Lemon layered cake

This lemon layered cake recipe brings together all the refreshing flavour of a lemon cake with the added twist of Belvoir Elderflower Cordial...

Brought to you by Belvoir Fruit Farms

Try this delicious lemon layered cake with an extra-refreshing twist!

Go light and zesty with this scrumptious lemon layered cake with the added twist of Belvoir Elderflower Cordial. Our mouths are watering! By Belvoir Fruit Farms.

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For the cake

  • 10 medium free-range eggs
  • 600 g unsalted butter, softened
  • 600 g caster sugar
  • 600 g self-raising flour
  • Finely grated zest of 3 lemons
  • 50 g poppy seeds
  • 3 tbsp Belvoir Elderflower Cordial

For the icing

  • 500 g unsalted butter, softened
  • 1 kg icing sugar, sifted
  • 3 tbsp Belvoir Elderflower Cordial
  • 1 tbsp hot water (use just-boiled water from the kettle)

To decorate

  • A handful of rose petals
  • 1 free-range egg white, lightly beaten
  • Caster sugar
  • 4 dowel rods
  • 16 cm thin cake board


Preheat the oven to 180°C/Gas Mark 4. Grease and line a 1 x 16cm (6in) and 1x 23cm (9in) deep cake tin.
Weigh the eggs in their shells, then measure out the same weight of butter, caster sugar and self-raising flour.
Beat the butter and sugar together in a stand mixer, or with a hand whisk, until really light and fluffy. Beat the eggs in a jug, then gradually add them to the butter, adding a spoonful of flour as you whisk to stop it curdling.
Add the rest of the flour, then stir in the lemon zest, poppy seeds and cordial.
Spoon a third of the cake mixture into the smaller tin, then spoon the remaining two-thirds into the large tin. Smooth out and bake in the middle of the oven for 60-85 minutes (the small cake will be ready after about 1 hour) until risen and golden and a skewer inserted into the middle comes out clean.
Leave to cool in the tins for 10 minutes, then turn out onto wire racks to cool completely.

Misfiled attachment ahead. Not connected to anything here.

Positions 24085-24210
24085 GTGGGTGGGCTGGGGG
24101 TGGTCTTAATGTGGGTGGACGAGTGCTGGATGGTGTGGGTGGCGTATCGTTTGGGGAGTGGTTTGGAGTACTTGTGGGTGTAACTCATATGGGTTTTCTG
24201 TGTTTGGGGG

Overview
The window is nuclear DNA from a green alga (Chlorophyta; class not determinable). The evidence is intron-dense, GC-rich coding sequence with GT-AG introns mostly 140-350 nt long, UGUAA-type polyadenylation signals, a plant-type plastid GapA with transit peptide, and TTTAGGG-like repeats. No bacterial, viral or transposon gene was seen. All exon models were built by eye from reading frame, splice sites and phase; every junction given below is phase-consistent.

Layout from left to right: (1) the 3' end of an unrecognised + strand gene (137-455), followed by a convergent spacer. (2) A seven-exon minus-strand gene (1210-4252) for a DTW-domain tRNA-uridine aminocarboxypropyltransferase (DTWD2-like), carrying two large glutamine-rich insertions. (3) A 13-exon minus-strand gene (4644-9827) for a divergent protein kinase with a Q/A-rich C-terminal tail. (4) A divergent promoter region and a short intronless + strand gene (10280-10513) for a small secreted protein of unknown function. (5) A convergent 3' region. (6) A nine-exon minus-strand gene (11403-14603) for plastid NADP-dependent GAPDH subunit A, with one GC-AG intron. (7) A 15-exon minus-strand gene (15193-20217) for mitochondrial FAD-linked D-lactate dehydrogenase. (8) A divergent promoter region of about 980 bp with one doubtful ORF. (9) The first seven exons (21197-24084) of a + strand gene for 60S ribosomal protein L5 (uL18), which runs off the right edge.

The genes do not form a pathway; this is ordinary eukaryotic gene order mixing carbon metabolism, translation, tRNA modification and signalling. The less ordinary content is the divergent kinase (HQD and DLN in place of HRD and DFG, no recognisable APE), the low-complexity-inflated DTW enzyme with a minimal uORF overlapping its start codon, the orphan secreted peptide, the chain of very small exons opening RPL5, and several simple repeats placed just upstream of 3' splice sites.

To crystallise the rose petals, brush each petal with beaten egg white and pop into a bowl of caster sugar, turning until coated. Shake off any excess and leave to dry on a wire rack. The crystallised petals will keep for 24 hours in a dry cool place; they can be left on the decorated cake for up to 8 hours.
Beat the butter until really light, then gradually add the icing sugar until you have a stiff butter icing. Add the cordial and 2-3 tbsp of boiling water and beat until light, fluffy and smooth.
Use a serrated knife to split each cake in half horizontally. Spread a 1cm (½in) thick layer of buttercream inside the cakes and sandwich them together.
Place the large cake on a cake stand and use a palette knife to spread an even 1cm (½in) thick layer of icing over the sides and top of the cake, smoothing it as you go. Place the smaller cake on the thin cake board and cover the top and sides with buttercream in the same way.
Push the 4 dowel rods into the cake, in a square in the middle. Mark in pencil where the top of the cake comes to. Remove the rods and cut to length, then push them back into the cake. Sit the little cake on top of the big cake, with a little blob of icing to secure it.
With a palette knife, use a little more icing to smooth over the seam between the two cakes. The cake is now ready and can be stored in a cool place (but not the fridge) for 24 hours. Wh en ready to serve, scatter over the crystallised rose petals.

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